Geomorphological evidence for an ongoing transgression on northwestern Svalbard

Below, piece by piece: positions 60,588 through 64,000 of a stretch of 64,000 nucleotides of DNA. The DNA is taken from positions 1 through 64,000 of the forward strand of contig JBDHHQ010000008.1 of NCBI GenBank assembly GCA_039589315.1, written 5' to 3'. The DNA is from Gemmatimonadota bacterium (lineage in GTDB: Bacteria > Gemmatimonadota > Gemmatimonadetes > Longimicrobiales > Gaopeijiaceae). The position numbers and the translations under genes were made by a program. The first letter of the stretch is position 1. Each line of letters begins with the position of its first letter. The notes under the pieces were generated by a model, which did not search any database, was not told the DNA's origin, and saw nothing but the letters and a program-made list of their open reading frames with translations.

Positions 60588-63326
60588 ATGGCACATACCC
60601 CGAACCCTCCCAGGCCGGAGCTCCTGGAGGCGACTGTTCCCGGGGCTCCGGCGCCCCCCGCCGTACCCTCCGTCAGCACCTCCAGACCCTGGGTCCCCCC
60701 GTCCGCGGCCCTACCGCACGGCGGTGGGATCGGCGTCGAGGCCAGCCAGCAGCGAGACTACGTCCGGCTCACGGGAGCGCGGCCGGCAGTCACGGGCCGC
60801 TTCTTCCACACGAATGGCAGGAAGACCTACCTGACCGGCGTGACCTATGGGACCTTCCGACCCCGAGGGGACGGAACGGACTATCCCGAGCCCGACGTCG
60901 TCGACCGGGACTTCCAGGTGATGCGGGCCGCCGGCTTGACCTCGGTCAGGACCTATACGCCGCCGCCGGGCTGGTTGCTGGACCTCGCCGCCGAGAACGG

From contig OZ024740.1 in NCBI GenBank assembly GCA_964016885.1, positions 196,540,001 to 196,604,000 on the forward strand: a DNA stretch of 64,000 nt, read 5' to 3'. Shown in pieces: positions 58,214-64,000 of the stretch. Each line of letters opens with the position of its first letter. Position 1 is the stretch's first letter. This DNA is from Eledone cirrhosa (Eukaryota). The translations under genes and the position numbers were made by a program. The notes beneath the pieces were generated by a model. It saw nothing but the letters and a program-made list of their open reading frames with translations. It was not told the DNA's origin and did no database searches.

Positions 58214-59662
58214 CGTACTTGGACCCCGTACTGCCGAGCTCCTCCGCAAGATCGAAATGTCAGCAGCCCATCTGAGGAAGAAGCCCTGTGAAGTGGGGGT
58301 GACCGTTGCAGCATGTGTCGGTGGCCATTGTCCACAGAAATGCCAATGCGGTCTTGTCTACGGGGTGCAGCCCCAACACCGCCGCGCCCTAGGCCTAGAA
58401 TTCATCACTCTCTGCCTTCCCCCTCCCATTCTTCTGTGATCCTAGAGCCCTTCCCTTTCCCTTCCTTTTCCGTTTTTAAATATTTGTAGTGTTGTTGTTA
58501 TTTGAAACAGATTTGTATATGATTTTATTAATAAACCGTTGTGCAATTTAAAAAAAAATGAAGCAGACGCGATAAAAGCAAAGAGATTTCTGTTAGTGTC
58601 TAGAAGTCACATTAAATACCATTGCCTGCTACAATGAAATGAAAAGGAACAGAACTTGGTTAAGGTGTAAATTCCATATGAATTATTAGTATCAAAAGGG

Abstract: Rise and fall of the global sea level during Pleistocene and Holocene are mainly caused by glacio-isostatic and glacio-eustatic factors directly linked to the cyclic increase and decrease of the Earth’s ice sheets. Apart from the dominating glacio-isostatic and glacio-eustatic factors, several other components have influenced the global sea level, which complicates the regional sea level curves of the world. One place with such a complicated relative sea level curve is northwestern Svalbard, which was covered by ice sheets during the Weichselian glaciations and started to emerge when it was deglaciated around 13 14C ka BP. Since the 1950s numerous authors have argued that there is an ongoing transgression taking place at northwestern Svalbard based upon sedimentary and geomorphological ground and the dating of whale bones. The development of geomorphological features such as lagoons, estuaries and deltas forming in protected areas, are all linked to fluctuations in sea level and can be used to determine whether or not a sea level rise is taking place. A combined map, satellite image and aerial photo analysis has been done to determine whether or not there is an ongoing transgression taking place at northwestern Svalbard and if the coastline can be considered a representative transgressive coast. The study supports the hypothesis of a slow, ongoing transgression but does not offer conclusive evidence for the same. Hence the coastline cannot be considered a typical example of a transgressive coast.
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